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ON THE SCENE: Making a mess carving

October 3, 2011

“You guys are making a mess,” I said. “Does that bother you?”

Two meeting rooms off the lobby of the Northwoods Inn were indeed a mess. The rooms themselves were filled with an array of men, mostly older but by no means all, sitting around tables carving away on small blocks of wood. There was an overall hum of conversations broken every now and then by someone getting up to go over and talk to another.

My comments were addressed to two who seemed to be particularly adept at creating a small flurry of pale petals of wood that tumbled down to land in small heaps about their feet.

“Not at all,” said Jim Pierson.

“Hopefully when we get finished the results will not be a mess,” said Jim O’Dea.

“What are you making?” I asked.

“We are carving study sticks,” said O’Dea. “The purpose of these is to help one work through the different elements of the face.”

Jim O’Dea is one leading teachers of woodcarving in the United States. Last year he partnered with the Gary Smith, owner of the Northwoods Inn, to host the first Lake Placid Wood Carving Experience. It proved to be such a success that this year they extended the program to two weeks.

Study sticks are made of one and one-eighth square blocks of wood about 14 inches long. The purpose of the sticks are to provide the carver with a visual record of the steps he or she takes to carve a nose, an open mouth with teeth, a pair of eyes and an ear. A person will make an initial notch, below that a similar notch taken a bit further and so on until the particular feature is completed. Once that is accomplished, the student puts it all together by carving a profile of a face.

“I waited for this course for a year,” said Pierson, of Saranac Lake. “I heard about it, then saw an article about it in the paper and decided to come in.”

“How long have you been carving?”

“About three days,” said Pierson. “I started in Boy Scouts, then put it down, it was more like whittling, then I did a bit in Iraq, stopped, and now I am able to take it up again. To me it is a portable hobby. It is something you can take with you. It is relaxing and it is amazing what comes out of the wood. Sometimes you make a mistake, and you have to make it work.”

“There are no mistakes, they are truth changes,” said O’Dea.

“That’s right, based in what happens a new truth comes out,” said Pierson.

“In woodcarving there is no putting something back on, so when you lose a chunk then it calls for improvising, which is part of the fun,” said O’Dea.

“So how is it going for you?” I asked Pierson.

“I feel very lucky. I was the only one that signed up for the study stick so I am getting one on one instruction. These are world-class carvers. People are very friendly. They come around and give you tips. They are all very accessible.”

Meanwhile back out in the lobby local artist Sandra Hildreth was painting away on a bear carved by instructor Carl Brost that will become a part of the Saranac Lake Carrousel currently under construction.

“I have painted three of the animals that Carl has carved,” said Hildreth. “I just like to volunteer for community projects. I love animals. I normally paint landscapes. I like having a challenge and felt I could do this. I like to step out of my comfort zone and do something that’s of interest. I don’t have a lot of money, but I have a skill, so that’s what I contribute.”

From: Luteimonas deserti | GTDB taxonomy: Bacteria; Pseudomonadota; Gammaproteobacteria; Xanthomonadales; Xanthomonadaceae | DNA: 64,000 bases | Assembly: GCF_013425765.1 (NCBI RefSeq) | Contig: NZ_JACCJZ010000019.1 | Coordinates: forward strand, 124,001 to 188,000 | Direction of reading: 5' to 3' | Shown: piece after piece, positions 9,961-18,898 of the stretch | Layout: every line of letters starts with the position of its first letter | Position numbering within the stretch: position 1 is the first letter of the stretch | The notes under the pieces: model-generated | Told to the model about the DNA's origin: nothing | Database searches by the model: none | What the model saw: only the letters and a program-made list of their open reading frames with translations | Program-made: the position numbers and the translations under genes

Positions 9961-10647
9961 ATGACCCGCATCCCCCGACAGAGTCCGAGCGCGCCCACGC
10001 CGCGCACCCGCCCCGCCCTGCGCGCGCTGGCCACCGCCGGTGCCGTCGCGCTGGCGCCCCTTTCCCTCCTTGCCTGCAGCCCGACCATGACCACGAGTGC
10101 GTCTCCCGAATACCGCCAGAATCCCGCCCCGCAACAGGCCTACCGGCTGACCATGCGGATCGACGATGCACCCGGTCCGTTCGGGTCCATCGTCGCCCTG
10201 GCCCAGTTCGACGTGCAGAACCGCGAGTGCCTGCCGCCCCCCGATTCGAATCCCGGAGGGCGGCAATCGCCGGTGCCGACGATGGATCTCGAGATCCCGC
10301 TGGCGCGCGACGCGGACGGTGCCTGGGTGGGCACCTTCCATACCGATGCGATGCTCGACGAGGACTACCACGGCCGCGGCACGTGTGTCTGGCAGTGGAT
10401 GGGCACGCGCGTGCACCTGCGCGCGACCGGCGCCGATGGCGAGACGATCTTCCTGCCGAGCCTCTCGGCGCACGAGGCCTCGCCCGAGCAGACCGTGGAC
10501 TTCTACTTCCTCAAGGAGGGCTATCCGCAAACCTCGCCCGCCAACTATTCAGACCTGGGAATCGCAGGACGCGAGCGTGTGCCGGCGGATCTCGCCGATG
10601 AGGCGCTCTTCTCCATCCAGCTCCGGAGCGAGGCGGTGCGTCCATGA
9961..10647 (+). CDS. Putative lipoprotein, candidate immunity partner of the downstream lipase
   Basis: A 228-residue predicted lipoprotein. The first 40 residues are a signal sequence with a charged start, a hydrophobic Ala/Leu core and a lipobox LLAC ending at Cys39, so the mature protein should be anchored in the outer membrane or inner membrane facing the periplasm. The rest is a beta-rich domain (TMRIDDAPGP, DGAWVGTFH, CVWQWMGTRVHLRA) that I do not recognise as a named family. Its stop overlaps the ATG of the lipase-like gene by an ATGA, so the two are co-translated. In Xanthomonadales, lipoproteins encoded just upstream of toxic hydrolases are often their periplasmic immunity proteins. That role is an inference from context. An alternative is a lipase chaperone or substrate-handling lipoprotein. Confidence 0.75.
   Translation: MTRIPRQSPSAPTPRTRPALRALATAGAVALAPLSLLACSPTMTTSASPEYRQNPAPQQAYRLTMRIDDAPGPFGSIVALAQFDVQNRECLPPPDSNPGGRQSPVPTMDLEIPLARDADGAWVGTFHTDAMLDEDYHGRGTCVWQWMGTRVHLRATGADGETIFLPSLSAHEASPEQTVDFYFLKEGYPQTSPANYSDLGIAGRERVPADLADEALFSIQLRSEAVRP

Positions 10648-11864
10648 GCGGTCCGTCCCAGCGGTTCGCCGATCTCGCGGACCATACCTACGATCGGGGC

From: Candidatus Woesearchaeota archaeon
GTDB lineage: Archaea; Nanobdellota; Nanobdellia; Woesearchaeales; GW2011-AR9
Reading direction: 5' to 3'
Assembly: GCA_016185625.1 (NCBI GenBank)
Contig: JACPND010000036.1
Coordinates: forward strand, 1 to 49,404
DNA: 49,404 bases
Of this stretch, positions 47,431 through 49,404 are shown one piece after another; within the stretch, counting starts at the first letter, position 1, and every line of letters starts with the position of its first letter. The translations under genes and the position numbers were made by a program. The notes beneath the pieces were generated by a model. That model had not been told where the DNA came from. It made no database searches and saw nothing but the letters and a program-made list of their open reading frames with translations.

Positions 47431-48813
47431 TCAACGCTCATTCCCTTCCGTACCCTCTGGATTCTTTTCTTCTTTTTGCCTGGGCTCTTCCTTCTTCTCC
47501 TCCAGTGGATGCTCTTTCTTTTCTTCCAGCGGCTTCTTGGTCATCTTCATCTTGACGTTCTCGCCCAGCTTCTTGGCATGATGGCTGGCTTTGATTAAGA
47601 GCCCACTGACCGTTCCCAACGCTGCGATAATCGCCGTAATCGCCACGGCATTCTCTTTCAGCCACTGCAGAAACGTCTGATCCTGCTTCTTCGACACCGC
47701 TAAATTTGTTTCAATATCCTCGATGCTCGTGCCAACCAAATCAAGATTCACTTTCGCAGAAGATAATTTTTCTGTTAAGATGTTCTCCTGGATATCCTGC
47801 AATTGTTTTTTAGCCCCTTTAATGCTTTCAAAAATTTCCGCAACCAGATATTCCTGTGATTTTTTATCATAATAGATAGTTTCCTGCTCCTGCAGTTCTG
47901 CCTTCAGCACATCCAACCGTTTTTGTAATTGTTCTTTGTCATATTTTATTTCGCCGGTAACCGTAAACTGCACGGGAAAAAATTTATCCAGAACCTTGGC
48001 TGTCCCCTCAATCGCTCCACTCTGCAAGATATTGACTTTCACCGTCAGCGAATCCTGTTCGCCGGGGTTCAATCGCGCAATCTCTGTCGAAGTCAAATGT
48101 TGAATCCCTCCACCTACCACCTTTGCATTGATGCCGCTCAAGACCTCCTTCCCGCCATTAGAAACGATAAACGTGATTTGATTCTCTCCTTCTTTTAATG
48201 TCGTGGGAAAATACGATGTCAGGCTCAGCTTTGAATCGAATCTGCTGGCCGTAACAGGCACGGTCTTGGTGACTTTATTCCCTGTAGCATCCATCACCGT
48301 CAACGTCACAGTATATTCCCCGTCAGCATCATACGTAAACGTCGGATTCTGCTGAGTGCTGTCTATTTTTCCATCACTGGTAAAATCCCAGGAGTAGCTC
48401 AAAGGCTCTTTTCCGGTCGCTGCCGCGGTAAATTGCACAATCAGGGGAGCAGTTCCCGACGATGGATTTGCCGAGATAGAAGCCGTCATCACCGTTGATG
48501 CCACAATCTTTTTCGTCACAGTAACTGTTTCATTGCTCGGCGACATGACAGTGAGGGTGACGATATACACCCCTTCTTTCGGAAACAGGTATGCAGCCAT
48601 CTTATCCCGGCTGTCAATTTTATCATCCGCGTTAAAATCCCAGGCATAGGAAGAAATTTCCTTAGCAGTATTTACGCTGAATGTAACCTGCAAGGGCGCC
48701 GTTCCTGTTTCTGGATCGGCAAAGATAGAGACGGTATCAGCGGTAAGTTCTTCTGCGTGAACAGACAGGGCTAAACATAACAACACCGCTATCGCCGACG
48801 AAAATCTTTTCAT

“Our program is twice as long as last year,” said Northwoods Inn owner Gary Smith. “We are planning three, four and five day programs for next year all coming in on Sunday. We have world-class instructors. It’s a wonderful program. I enjoy being part of an effort to preserve the skills. My hope is to have 200 carvers next year, and that two of the instructors will be bird carvers.”

“I have carved five complete animals and assisted on three others for the carousel,” said Brost. I started carving in ’92. I was at an event and there were some carvers there. I thought what they were doing was very interesting. I always liked to draw, I was a sign painter, and thought I would like to try that so I bought a knife. The toughest thing I had to learn was how to sharpen the tools. Once I started carving I just loved it so I quit my job and I have been carving ever since.”

“Guys as good as Carl can start with a razor blade and sharpen it,” said John Wagner, “I just tried a different variety of hobbies and carving just drew me to it. I didn’t get a lot better at it, which is why I am taking this class.”

“It is just a matter of taking off everything that doesn’t belong,” said Brost holding up an Indian head for me to inspect.

“Sounds like something Michelangelo would say,” I said.

“Well, it’s true,” said Brost. “This is the opposite of clay as we take away while they add to it. Clay is much easier to use as you can change it. Carving is a great hobby. The hours just melt away. My only regret is that I didn’t start earlier.”

“You have never carved before and you did that?” I said to Jim Prince, who showed me a completed figure.

“Yea,” said Prince. “Pete LeClair is a very good teacher and he has a lot of patience. I had never been to Placid before and this workshop seemed like a good excuse to come up. I have totally enjoyed this weekend. I plan to come back.”

“I like the camaraderie,” said Reid Soransen. “We have people who have been carving for 20 to 25 years to those just starting, and you get one on one instruction.”

For more information about this and next year’s carving workshops, visit:

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This column first appeared in our print edition on Sept 23. To subscribe to the Lake Placid News, call 518-891-2600 and ask for the LPN.



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